Criminology Courses with Classes Overview
Criminology courses are most often found within criminal justice degree programs. Classes in criminology may be taken at the associate's, bachelor's or even graduate degree levels. Students who graduate from criminology or criminal justice degree programs may go on to become counselors, drug enforcement officials, investigative agents or probation officers. Here are just some of the courses that are typical of a criminology program.
Introduction to Criminology Course
Criminology is the study of crime, criminal behavior patterns and the law. An introductory criminology course is taken at the onset of a student's core degree requirements. This course covers basics in criminology theories, patterns and behaviors. Students learn socioeconomic and sociocultural influences that have affected crime over the years. Topics in this course may also cover crime prevention, law enforcement, criminal justice systems and crime victims.
Juvenile Delinquency Course
A juvenile delinquency course is just one of many elective courses that may be required in a criminology degree program. Other elective courses may focus on specific culture groups or women, as an example. In this particular course, students learn about crime as it relates to children and teenagers. Topics in juvenile crime prevention, treatment and patterns are discussed. Time may also be spent on the juvenile justice system and how it differs from the adult justice system.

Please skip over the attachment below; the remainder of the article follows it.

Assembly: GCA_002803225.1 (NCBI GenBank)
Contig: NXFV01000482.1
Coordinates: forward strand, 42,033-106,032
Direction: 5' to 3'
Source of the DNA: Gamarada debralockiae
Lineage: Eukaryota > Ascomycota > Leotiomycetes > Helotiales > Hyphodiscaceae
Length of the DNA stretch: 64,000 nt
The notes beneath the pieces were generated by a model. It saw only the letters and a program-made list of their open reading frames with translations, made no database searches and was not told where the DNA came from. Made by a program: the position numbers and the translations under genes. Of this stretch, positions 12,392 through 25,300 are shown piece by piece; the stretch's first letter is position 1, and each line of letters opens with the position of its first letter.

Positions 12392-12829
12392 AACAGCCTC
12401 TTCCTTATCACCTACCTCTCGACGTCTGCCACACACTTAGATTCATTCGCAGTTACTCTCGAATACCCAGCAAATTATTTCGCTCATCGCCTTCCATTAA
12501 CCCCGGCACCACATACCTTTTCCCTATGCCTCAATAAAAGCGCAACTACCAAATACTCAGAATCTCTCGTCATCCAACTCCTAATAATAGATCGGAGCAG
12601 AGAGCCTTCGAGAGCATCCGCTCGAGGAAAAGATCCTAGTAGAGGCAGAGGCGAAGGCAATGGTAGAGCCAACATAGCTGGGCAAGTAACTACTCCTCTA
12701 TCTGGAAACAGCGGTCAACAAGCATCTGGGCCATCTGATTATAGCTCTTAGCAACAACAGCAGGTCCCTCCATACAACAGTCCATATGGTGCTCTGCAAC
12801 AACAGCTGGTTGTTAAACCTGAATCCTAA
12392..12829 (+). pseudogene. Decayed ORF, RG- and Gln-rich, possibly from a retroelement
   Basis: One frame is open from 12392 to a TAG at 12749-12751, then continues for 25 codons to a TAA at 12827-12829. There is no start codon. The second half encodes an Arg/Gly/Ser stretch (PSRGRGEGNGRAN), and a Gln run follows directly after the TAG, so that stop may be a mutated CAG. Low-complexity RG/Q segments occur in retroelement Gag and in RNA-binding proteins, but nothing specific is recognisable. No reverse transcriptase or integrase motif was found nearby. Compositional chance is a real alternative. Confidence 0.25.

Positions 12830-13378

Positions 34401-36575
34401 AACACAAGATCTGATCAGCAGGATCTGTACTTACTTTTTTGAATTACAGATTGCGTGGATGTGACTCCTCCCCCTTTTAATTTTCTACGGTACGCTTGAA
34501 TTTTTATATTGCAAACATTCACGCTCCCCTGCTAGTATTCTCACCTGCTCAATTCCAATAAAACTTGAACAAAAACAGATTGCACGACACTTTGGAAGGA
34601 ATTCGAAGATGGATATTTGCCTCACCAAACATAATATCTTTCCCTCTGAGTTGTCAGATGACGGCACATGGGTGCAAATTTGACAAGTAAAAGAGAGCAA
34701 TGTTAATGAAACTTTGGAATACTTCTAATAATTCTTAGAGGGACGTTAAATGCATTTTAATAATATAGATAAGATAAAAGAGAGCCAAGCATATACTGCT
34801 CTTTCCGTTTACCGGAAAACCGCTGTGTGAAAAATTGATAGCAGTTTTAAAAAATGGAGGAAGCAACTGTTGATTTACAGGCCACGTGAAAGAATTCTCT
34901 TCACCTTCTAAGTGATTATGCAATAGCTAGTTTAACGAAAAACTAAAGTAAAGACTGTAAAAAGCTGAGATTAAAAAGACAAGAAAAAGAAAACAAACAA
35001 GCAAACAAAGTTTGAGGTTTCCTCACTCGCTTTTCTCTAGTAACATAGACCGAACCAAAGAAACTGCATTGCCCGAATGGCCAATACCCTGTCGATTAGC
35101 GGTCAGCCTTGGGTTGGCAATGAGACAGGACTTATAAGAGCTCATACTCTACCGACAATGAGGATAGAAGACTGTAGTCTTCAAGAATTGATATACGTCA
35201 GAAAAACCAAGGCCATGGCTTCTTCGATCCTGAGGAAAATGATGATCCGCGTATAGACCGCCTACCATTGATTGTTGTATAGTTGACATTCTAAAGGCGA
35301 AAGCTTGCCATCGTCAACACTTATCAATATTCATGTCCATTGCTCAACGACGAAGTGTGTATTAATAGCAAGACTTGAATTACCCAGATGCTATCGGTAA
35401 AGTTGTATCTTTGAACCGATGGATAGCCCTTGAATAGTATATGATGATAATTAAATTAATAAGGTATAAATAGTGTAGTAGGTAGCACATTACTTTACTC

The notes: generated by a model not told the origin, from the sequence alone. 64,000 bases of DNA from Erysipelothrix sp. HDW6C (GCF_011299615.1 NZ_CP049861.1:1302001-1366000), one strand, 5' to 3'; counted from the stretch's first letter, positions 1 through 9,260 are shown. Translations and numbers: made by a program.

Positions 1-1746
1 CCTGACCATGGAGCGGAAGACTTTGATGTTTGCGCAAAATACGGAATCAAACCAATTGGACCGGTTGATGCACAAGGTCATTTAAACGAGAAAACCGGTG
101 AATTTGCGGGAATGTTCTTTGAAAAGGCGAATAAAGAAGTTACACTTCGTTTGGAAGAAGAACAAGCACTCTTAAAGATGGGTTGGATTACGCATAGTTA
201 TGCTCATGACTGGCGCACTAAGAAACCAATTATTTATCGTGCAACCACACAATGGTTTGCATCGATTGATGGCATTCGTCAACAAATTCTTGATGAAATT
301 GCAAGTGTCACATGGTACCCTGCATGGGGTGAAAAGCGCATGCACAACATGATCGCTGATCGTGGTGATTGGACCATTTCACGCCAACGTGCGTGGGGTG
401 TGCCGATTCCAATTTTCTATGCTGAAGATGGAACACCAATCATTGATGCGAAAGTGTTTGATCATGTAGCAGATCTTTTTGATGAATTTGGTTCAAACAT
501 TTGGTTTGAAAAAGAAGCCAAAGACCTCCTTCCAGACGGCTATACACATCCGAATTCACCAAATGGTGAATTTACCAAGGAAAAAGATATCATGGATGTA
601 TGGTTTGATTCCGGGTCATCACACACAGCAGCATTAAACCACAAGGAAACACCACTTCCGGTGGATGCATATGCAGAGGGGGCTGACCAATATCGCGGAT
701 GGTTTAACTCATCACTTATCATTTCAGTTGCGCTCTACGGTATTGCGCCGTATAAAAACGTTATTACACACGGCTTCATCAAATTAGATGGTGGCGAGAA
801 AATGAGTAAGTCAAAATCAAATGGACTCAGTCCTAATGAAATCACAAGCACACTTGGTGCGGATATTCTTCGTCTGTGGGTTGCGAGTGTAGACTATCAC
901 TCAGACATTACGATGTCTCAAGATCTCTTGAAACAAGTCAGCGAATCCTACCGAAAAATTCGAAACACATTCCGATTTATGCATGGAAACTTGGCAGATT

Criminal Justice Course
A criminal justice course focuses on criminal penalties. Students study court systems, correctional institutes, laws, judicial procedures and measurements of crime severity. This is a course that will include some type of practical training in the form of role-playing, class projects or supervised visits to criminal justice agencies. Students learn from the perspective of all sides, from police, probation officers and court officials to the criminals themselves.
Law and Sociology Course
This is a course that not only covers basic laws and crime levels but the sociological factors that affect these things. Criminals' mental history, treatment capability or age can all be factors in how they are treated within the legal system. This course provides information about selecting juries, assessing a defendant's sanity, testimony from eyewitnesses and self-representation. Time is also spent on general sociology theories and the social forces that influence American law.
Criminology and Research Course
This is a course that combines criminology theory with research. Students learn methods in research, statistics, analytics and measurement as they relate to crime. Specific areas of study include crime mapping, crime problems and crime analysis. This is a course that may require a large research project. Computer tools and software specific to gathering such crime information may also be covered in this course.
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